Last week, the other NOCs convened a Roundtable to hash out their feelings about the cancellation of Almost Human. I did not join in because I wanted some time to sit with my thoughts about the show and contemplate what Fox was attempting to do this television season.
Best as I can figure, Fox was clearly fishing in somewhat uncharted waters. On one hand, sitcoms like Brooklyn Nine-Nine and Dads showed the network’s commitment to a tried-and-true comedy formula peripheral to the nerd media diaspora. In the case of the former, it worked like a charm. Brooklyn Nine-Nine, having won the Golden Globe for best comedy in its rookie season, will likely be a staple in Fox’s weeknight lineup for several seasons. I expect the latter — Dads — will end up on the chopping block soon enough (despite rumors it might survive to a second season).
As for Almost Human, I feel like it and another oft-discussed show on our beloved forum — Sleepy Hollow — represented much riskier forays in new TV content.
So, the one big thing I will say about Captain America: The Winter Soldier is actually about the first end-credits tease. And I admit to being torn on whether I thought it was a good or a bad thing. Referencing a conversation I had earlier this week (ironically, prior to seeing The Winter Soldier late Thursday night), one major contention I’ve always had with big budget studios mucking around with Marvel properties is the legal hurdles of uniting certain character groups in the cinema, considering the way they are linked in the comics themselves.
In a few short weeks — February 12, to be exact — MGM, Columbia Pictures, and Strike Entertainment will be releasing the reboot of RoboCop in theaters. While I’m by no means completely juiced into the tapestry of sci-fi movie fandom, I feel as though the film’s preliminary buzz at this point is best described as lukewarm. Still, I’ve found my own curiosity growing increasingly as the release date nears given some personal observations gleaned from many subsequent viewings of the original 1987 film. How much will the 2014 version model the 1987 edition? Could it actually, dare I say, meet or surpass the original in cult following? So far, the immediate changes between the 2014 and the 1987 versions appear largely cosmetic (i.e., new guns, sleek motorcycle vs. clunky police cruiser, new armor with not-so-subtle Iron Man/techno Snake-Eyes stylings).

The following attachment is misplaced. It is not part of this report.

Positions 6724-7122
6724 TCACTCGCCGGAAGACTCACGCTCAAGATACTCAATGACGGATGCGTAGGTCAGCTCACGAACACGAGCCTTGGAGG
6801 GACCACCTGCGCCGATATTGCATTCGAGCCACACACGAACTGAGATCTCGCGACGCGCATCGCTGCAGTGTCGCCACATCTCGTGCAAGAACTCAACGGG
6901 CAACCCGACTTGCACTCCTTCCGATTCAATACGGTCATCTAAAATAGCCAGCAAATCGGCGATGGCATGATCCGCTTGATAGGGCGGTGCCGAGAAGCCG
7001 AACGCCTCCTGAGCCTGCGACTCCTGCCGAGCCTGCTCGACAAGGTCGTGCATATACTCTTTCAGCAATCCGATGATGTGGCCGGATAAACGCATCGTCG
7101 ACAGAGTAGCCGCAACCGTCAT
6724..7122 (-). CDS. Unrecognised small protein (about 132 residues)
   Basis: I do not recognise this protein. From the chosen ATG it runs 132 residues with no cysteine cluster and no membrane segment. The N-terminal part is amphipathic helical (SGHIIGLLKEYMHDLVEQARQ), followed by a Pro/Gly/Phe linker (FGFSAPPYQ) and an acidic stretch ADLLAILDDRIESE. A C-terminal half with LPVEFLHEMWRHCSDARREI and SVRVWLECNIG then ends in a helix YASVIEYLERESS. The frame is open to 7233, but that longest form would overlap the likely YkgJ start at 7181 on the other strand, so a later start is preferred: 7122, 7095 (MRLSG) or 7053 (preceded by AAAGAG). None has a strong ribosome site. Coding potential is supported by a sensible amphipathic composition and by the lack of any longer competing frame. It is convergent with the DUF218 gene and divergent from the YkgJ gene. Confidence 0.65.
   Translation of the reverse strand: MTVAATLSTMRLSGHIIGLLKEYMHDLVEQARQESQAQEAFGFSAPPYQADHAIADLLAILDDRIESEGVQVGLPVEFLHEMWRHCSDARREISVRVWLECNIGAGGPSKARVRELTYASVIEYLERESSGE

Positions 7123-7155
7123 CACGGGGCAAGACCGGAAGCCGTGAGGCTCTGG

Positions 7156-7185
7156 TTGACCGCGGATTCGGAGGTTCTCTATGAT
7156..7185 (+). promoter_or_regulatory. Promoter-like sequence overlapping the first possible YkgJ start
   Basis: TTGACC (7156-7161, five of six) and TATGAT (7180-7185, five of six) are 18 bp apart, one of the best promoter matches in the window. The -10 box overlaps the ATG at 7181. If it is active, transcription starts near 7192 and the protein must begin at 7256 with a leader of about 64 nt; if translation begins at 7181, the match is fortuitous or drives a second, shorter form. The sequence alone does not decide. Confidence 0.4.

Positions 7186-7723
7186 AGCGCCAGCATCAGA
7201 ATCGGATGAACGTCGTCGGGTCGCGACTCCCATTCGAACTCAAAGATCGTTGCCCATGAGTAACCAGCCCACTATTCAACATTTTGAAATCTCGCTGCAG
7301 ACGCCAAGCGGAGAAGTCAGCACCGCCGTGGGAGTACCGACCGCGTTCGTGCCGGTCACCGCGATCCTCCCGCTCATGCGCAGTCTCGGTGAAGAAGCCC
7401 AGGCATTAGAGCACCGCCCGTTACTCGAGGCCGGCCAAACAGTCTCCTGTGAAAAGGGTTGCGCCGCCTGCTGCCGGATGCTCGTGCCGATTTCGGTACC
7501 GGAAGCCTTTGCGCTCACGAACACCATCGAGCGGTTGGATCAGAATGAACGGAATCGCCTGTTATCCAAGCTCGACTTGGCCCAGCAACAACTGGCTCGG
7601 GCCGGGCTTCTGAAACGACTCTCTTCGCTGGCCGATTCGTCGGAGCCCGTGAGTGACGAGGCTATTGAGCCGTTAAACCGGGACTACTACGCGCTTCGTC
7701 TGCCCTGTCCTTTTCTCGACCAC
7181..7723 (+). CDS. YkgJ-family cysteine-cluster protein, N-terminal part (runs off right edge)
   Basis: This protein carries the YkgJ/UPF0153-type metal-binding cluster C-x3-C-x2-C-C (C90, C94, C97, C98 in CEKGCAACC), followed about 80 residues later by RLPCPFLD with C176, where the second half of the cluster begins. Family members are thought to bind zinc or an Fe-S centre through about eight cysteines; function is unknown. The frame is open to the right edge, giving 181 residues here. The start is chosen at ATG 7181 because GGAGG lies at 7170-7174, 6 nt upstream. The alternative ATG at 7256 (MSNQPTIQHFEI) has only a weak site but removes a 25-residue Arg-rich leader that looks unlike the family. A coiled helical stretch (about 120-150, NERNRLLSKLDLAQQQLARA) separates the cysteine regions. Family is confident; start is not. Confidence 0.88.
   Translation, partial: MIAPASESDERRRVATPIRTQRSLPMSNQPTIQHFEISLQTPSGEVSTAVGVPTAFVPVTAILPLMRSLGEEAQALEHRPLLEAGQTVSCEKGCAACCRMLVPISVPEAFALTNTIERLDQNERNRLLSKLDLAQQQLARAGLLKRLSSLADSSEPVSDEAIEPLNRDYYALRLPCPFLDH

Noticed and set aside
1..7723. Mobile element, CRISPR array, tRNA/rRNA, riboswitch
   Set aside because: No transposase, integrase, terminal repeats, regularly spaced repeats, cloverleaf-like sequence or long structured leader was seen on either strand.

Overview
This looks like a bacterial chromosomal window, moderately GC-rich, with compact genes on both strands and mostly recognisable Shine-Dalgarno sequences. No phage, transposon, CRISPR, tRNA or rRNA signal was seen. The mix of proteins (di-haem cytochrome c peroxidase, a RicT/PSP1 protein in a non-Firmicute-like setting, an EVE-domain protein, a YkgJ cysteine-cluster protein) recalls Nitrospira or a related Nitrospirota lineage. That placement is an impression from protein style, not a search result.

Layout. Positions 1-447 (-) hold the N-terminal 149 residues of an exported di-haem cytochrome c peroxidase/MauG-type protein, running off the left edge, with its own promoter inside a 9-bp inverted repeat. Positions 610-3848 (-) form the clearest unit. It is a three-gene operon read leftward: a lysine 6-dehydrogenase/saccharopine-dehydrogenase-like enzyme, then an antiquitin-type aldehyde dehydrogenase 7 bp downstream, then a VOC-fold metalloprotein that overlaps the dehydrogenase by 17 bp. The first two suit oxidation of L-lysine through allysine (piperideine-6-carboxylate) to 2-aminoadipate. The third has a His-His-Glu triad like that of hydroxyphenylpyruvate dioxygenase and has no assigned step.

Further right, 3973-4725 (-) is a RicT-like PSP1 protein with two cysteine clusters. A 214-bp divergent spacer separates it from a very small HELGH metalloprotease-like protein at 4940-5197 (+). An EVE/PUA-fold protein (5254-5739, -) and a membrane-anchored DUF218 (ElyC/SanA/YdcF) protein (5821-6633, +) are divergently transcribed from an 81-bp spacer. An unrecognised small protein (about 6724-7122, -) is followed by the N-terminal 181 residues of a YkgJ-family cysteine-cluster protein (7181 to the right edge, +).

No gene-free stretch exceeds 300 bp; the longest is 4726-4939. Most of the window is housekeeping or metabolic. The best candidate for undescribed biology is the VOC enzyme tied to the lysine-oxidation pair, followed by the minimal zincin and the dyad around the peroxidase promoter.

But, I wonder if RoboCop 2014 will tap into the underlying theme that I’ve found paramount among ingredients that made the original 1987 feature so iconic.
Never read the book, can barely watch more than 30 minutes of the mini-series, and have no intentions to expand my exposure any further. Granted, I have no personal beef with Alex Haley, and who doesn’t love LeVar (Geordi!) Burton? In fact, I offer a respectful nod to the effort it took to even get it slotted on to major network programming (apparently, SOMEBODY called in a few favors that year). But nonetheless, unapologetically, I’ll pass.
Because in a way, I’ve already read the book. Already seen the movie before. I’ve been exposed to this kind of content, and it pretty much hits me like cold oatmeal (that is, I’m willing to accept it if nothing else is around, but damned if there aren’t better options for my palate). The tale is just all too familiar: noble Black man/woman/child protagonist (sometimes a combination of the three) courageously trudges through the muck and mire of unspeakably cruel acts, spurred by bigotry and ignorance affixed to various unsavory points in human history. Somehow this person (usually) manages to overcome at least some of these atrocities en route to some point of affirmation that he/she/they are worthy of more than the inhumanity they’ve endured from myriad social forces conspiring against their very existence, and ultimately we the audience are asked/expected to walk away with some kernel of insight into, or at least a basic acceptance of the relevance of Blackness (be it in this country or abroad) to our existence, and why we should “never, ever forget…”
In all sincerity, I actually attempted to construct this in a more conventional narrative form, with the initial phase being the following series of roughly dated bullets. Upon completion, I realized the bullets actually covered my “nerdom coming-of-age” origin tale better than any formal composition.
So yeah, in all it’s abstract glory, here you go:
1980s… My Saturday Morning line-up for a decade was (in no particular order): Spidey and his Amazing Friends, Captain N: The Game Master, The Get-Along Gang, Pole Position, Fraggle Rock, The Gummi Bears, Danger Mouse, Inspector Gadget, Mighty Mouse (The New Adventures), Garfield and Friends, Pee-Wee’s Playhouse, ReBoot…